Here Is Real Magic
Since childhood, Nate Staniforth has been captivated by magic: he was the kid practicing tricks in front of the bathroom mirror and wowing his classmates by making coins vanish on the playground. After college, he built a successful career as a professional magician, crisscrossing the U.S. on tour. But after years of bouncing between cities, worn down by the grueling schedule and the cynicism he sometimes encountered, Staniforth found himself disillusioned and burned out. Desperate to recapture his sense of wonder, Staniforth headed to India with a friend and only the barest outline of a plan. He recounts his journey--not just to India, but back to a place of awe and delight--in his memoir, Here Is Real Magic.
Staniforth explores the range of human responses to magic: pure awe, outright fear, questions about tricks and techniques. "They didn't just want the answer," he says of his curious audiences. "They wanted the mystery, too." Even amid burnout, Staniforth believed that wonder and mystery do exist in the world, and that he could find them again. In India, he met street magicians whose feats amazed him, but he found equal wonder in his conversations with strangers, which often began with magic tricks but went far beyond that.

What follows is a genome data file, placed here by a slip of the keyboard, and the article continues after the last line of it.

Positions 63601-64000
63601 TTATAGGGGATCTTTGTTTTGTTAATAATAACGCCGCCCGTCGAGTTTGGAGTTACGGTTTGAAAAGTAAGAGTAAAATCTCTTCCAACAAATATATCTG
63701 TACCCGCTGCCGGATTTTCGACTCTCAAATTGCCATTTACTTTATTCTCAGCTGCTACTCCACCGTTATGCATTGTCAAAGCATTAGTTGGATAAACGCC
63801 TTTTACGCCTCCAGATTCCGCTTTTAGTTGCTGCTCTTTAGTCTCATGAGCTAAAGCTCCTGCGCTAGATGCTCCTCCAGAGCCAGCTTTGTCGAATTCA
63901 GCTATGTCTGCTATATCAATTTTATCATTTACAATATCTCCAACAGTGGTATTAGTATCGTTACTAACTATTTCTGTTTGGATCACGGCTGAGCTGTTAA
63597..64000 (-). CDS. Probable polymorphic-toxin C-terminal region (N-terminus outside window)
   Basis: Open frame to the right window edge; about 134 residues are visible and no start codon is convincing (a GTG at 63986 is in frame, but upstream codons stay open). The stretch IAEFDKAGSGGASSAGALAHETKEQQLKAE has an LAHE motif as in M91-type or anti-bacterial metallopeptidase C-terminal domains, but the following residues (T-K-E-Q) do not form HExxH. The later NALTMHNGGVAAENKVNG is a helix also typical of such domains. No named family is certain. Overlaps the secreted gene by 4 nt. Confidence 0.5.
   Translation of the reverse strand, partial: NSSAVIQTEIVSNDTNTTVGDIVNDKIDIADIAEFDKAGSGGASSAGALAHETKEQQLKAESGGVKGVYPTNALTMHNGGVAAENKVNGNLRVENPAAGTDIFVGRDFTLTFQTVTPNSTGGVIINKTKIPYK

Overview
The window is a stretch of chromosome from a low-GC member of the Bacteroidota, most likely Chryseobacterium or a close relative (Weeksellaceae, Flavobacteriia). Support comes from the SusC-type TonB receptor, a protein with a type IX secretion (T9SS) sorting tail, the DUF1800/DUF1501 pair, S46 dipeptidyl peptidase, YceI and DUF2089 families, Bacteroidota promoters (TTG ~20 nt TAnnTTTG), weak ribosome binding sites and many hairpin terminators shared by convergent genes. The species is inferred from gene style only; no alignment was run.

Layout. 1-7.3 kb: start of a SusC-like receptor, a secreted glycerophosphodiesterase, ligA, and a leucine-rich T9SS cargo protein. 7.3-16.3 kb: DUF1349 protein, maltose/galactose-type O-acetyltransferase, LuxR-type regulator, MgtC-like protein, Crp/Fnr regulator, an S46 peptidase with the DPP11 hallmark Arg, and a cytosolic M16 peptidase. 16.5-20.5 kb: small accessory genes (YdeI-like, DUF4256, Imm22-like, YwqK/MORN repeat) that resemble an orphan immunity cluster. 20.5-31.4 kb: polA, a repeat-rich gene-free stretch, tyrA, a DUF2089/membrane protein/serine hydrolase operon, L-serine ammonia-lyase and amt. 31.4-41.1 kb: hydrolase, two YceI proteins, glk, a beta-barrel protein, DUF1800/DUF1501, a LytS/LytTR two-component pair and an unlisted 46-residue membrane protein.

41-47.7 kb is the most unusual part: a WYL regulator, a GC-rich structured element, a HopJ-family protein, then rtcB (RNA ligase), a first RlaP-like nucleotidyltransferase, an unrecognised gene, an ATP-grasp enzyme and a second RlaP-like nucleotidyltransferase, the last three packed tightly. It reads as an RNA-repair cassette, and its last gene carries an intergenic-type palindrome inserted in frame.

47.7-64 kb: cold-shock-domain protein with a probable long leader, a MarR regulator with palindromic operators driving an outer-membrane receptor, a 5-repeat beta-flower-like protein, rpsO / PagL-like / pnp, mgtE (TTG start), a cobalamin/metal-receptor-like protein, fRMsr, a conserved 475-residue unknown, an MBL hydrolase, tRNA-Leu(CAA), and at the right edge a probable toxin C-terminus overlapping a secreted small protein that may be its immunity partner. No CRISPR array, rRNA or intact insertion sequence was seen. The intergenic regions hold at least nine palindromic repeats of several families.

Plainspoken, honest and often self-deprecating, Staniforth's memoir is a highly enjoyable exploration of magic and wonder. He invites readers to share in the invitation he receives from a man on a train: "Here is knowledge.... The rest is mystery. There is so much yet to be discovered." --Katie Noah Gibson, blogger at Cakes, Tea and Dreams